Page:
A practical guide to managing stress

A practical guide to managing stress


“This is getting too much.”

“What is going on?”

“How do I deal with this?”

“I can’t cope.”

Sound familiar? These are common statements which cross our mind when we undergo stress. We often hear and talk about stressful situations but less often we talk about ways to manage stress. Hopefully this post will serve as a practical guide on how we can manage stress; we first need to be able to identify it, accept it and have the tools to manage it. 

Stress is a biological response induced by an internal or external factor1, it causes the body to react to the demands made upon it; therefore, it often facilitates us to do what is required of us for example, helping us to complete daily tasks or motivate us to work towards our ambitions. Stress is universal– everyone feels stress at times.  

However, some stress reactions occur when we feel we are unable to manage/control a situation, we may feel under pressure or threatened2. Factors which induce psychological stress can affect one’s mood, sense of well-being, behaviour and health3 – therefore it is important to be able to manage stressors so the aforementioned are not impacted negatively. 


Recognising stress

Examples of stressors:

  • Deadlines
  • Relationship difficulties
  • Health problems
  • Poor time management
  • Exams
  • Financial worries
  • Daily hassles: misplacing/losing items, home maintenance, inflation

By identifying causes you to feel stressed will help you prepare for these situations and develop coping mechanisms. It is important to note that some stressors are beyond our control therefore remember to seek appropriate external help where necessary. This could be by talking to a family member or friend, a health-care professional or seeking support from a charity service who specialises in supporting individuals with specific difficulties. 

Evidence has found that people who have repeated daily hassles have more physiological symptoms of stress and that daily hassles affect stress levels more than life events such as change in residence 4,5.

If you find you are someone who can become overwhelmed with daily
hassles, maybe consider coping strategies to reduce the chance of daily hassles becoming burdensome, for example consider:

Organisation: to do lists, completing jobs when you have the highest energy, a rota for chores

Consider ways to optimise finances e.g., using price comparison websites, setting up a monthly direct debit to a savings account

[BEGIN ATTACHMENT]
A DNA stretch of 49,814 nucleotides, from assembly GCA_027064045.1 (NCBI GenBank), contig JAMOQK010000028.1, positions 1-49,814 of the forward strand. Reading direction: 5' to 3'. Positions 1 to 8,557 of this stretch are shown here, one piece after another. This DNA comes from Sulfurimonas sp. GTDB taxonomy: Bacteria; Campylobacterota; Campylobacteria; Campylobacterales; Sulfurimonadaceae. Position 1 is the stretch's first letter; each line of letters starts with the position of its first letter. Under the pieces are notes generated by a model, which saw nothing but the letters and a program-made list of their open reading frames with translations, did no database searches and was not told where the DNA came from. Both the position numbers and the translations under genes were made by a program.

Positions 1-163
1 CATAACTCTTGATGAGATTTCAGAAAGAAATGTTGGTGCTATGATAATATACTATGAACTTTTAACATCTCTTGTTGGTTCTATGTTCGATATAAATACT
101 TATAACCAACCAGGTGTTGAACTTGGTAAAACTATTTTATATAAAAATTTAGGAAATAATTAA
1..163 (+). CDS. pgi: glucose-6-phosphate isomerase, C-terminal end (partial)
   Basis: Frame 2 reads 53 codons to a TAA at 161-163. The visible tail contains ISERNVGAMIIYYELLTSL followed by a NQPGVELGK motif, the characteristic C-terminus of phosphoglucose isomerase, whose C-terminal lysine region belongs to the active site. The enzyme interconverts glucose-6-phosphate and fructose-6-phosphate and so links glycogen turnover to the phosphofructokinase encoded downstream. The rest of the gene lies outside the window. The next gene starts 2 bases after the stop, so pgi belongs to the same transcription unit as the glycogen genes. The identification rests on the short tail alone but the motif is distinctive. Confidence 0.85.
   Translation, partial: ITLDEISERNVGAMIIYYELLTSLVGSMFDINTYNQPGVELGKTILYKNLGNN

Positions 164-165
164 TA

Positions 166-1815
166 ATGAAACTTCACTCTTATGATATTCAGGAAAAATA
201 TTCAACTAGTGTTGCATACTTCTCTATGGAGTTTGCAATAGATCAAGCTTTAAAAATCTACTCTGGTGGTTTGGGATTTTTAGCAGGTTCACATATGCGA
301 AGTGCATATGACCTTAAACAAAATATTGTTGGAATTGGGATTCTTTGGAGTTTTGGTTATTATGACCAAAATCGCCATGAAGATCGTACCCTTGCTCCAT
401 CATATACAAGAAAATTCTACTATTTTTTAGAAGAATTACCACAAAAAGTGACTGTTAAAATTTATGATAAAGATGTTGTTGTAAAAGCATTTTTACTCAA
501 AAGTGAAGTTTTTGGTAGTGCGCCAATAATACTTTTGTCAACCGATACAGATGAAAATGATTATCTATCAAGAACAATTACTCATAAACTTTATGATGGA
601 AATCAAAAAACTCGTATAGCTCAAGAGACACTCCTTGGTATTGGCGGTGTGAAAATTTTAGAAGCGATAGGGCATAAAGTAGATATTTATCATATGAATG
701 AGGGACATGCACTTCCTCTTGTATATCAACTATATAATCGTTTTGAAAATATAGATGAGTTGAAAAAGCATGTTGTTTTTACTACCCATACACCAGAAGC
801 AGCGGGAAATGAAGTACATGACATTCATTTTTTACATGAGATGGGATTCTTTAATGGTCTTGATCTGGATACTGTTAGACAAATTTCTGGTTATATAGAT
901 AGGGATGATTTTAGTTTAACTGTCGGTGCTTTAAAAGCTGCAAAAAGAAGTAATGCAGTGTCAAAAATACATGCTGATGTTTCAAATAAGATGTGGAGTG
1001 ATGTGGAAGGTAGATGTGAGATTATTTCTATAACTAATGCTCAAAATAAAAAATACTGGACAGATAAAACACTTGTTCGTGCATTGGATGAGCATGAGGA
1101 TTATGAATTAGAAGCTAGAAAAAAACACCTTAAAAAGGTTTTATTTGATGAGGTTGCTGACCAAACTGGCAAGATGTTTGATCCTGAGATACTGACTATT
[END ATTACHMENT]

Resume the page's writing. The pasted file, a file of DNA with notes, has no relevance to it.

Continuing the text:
Creating designated space for items and labelling, such as keys, cleaning products, household tools. You could even take photos/write down how you have organised items so you have a reminder you can refer to

Managing stress
Managing an acute high stress situation:

  • Take a moment to do deep breathing
  • Remember some situations are out of your control
  • Contact those you can trust who can help
  • Write down the stressor + any positives/negatives linked to it
  • Seek support from a support telephone line, charity, local NHS talking therapies service*, your GP, crisis line or A+E if you are in an emergency
  • Recite the dua for stress/anxiety/sorrow which translates to the following:
    “O Allah, I seek refuge in you from grief and sadness, from weakness and laziness, from
    miserliness and from cowardice, from being overcome by debt and overpowered by others”
    – [Al-Bukhari 7/158.]

Please note, although stress is a normal part of life for most people – if you find it is leading you to feel anxious or reducing the joy you experience in activities which are usually pleasurable, or leading to thoughts of self-harm/suicide, please contact your GP / CRISIS
number / emergency department*.

Adopting changes to maintain healthy stress levels
As we have explored, stressful situations are inevitable, therefore consider lifestyle changes which should help you to maintain a positive mood, sense of-wellbeing, behaviour and health. This may reduce the incidence of negative stress episodes or help you to respond to a stressful situation in a way which is not overwhelming.

For example
 Be kind to yourself, daily positive affirmations (written or verbal)
 Daily gratitude (written or verbal)
 Regular physical activity
 Avoid drugs/alcohol
 Maintain a healthy diet
 Health checks including checking blood pressure
 Time management – break down tasks into achievable tasks